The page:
OBJECTIVE 1: Discover and characterize superior traits from natural collections and a mutant population to enhance abiotic stress tolerance, yield potential, and stability of grain, forage, and bioenergy sorghum. Subobjective 1A: Identify new sources of thermal tolerance within diverse Ethiopian germplasm. Subobjective 1B: Identify and characterize genetic variation for root traits contributing to improved thermal tolerance. Subobjective 1C: Screen bioenergy sorghum accessions for high water use efficiency. Subobjective 1D: Characterize independent msd mutants optimized for sorghum grain yield improvement. Subobjective 1E: Isolate sorghum architecture mutants and genes to enhance hybrid vigor. OBJECTIVE 2: Develop new sorghum lines with superior early season cold and drought tolerance, and improved hybrid yield. Subobjective 2A: Develop superior sorghum inbred lines through marker-assisted trait pyramiding. Subobjective 2B: Introgression of Ethiopian photoperiod sensitive germplasm with a U.S. adapted breeding line.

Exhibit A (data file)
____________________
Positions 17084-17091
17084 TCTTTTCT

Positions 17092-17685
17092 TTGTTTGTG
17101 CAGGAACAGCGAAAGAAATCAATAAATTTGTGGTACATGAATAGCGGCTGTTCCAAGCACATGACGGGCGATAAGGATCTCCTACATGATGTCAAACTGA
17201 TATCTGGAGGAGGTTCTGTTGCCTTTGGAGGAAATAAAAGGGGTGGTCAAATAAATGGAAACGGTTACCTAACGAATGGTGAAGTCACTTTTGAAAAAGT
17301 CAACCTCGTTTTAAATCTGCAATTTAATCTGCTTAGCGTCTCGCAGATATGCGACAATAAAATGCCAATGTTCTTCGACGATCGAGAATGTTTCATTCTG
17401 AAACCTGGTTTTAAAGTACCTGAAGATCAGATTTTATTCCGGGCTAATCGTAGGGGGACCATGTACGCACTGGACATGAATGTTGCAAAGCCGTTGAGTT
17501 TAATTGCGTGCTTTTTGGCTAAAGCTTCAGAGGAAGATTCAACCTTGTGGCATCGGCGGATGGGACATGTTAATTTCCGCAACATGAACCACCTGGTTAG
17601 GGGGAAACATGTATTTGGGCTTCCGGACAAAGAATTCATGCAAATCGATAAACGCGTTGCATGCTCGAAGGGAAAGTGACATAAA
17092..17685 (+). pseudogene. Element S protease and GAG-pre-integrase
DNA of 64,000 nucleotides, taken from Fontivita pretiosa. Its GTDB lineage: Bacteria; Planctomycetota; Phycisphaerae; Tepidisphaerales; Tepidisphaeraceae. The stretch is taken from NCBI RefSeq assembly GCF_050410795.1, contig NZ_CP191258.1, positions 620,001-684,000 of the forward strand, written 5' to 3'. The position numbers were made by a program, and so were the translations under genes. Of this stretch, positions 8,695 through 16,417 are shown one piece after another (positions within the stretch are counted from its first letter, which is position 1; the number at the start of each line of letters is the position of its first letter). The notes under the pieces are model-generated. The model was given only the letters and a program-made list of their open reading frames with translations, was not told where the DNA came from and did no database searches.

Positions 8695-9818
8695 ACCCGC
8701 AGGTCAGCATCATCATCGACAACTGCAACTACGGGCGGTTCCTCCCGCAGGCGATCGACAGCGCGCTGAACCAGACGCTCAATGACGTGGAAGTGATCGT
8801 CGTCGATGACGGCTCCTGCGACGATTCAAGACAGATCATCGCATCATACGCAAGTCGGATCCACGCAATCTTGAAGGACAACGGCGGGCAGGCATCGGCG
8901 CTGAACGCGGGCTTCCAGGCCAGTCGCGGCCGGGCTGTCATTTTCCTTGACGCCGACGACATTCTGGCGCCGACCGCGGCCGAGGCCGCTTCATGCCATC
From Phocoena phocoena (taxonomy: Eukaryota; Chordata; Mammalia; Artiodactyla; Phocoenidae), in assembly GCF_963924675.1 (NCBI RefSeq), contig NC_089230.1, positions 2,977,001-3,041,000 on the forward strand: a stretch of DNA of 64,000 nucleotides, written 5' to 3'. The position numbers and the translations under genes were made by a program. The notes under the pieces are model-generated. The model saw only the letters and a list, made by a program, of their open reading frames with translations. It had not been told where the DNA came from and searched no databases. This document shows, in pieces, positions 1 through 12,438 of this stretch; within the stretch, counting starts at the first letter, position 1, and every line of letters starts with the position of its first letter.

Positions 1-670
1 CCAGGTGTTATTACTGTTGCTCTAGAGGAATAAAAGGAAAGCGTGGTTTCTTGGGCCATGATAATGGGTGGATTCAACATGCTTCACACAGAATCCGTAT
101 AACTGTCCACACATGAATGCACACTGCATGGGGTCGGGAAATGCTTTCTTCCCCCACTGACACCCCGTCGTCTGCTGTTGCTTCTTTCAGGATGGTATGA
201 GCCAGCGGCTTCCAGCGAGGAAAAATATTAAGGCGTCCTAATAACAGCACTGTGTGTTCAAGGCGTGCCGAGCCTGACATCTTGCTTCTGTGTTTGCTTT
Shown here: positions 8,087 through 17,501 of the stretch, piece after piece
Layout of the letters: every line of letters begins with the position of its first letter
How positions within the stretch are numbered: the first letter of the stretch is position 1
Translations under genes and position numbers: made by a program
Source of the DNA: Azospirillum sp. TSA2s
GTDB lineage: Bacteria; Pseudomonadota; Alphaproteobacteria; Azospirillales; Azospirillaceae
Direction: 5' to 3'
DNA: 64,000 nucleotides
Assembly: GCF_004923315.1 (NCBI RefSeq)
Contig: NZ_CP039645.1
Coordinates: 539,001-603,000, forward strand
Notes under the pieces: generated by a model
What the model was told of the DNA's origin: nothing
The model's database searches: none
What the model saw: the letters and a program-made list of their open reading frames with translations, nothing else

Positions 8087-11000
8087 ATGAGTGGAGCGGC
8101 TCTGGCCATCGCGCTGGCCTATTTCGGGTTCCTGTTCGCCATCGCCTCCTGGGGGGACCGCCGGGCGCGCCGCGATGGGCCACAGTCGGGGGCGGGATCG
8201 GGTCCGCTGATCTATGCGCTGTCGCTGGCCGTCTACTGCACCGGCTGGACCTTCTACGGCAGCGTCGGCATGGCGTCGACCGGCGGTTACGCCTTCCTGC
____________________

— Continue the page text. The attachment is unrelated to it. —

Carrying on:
The Southern United States has large regions of crop production where temperatures can be extreme and rainfall is limited. Sorghum can be produced in these areas where corn falters because of sorghum’s high water use efficiency, as well as its superior tolerance to drought and high temperature stresses. Therefore, sorghum is poised to play a major role in crop production under stressful and more variable environments in the future. Sorghum offers a unique opportunity for improvement because of the availability of the vast National Plant Germplasm System (NPGS) collection (>40,000) of natural accessions that can be used to mine essential traits. Additionally, a pedigreed mutant library, derived from the inbred line BTx623, is available. A core collection of 256 lines from this library has been sequenced, revealing over 100,000 nonsynonymous mutations that can change the function of specific proteins. The mutant library also displays a great diversity of phenotypes, many of which may have potential in sorghum improvement, thus providing a unique resource for discovering novel traits in sorghum. Furthermore, sorghum employs the same efficient NADP-ME type of C4 photosynthesis as maize; therefore, it should have similar biomass and grain yields as maize. Due to lack of adequate resources to fully explore the existing sorghum resources for breeding, however, sorghum yield has been stagnant since the 1970s while maize yield continues to improve. There is an urgent need to mine both natural sorghum collections and mutant populations for superior traits to enhance sorghum biomass and grain yield to make it more profitable to grow sorghum. Some of the production problems sorghum growers currently face are cool soil and ambient air temperatures during early season planting, and pre- and post- flowering water stress. Enhanced field germination and excellent seedling vigor are hallmarks of cold tolerance. Recently, high seedling root biomass was identified as an important trait associated with early season cold tolerance of sorghum. Furthermore, early season cold tolerance is important because recent studies have indicated that earlier planting of sorghum can potentially minimize yield losses due to sugar cane aphid infestation. Therefore, research on sorghum to enhance early season germination and vigor is critical for improved sorghum production. The proposed research is relevant to the NP 301 Action Plan, Component 1: Crop Genetic Improvement, Problem Statements 1A: Trait discovery, analysis, and superior breeding methiods and 1B: New crops, varieties, and enhanced germplasm with superior traits.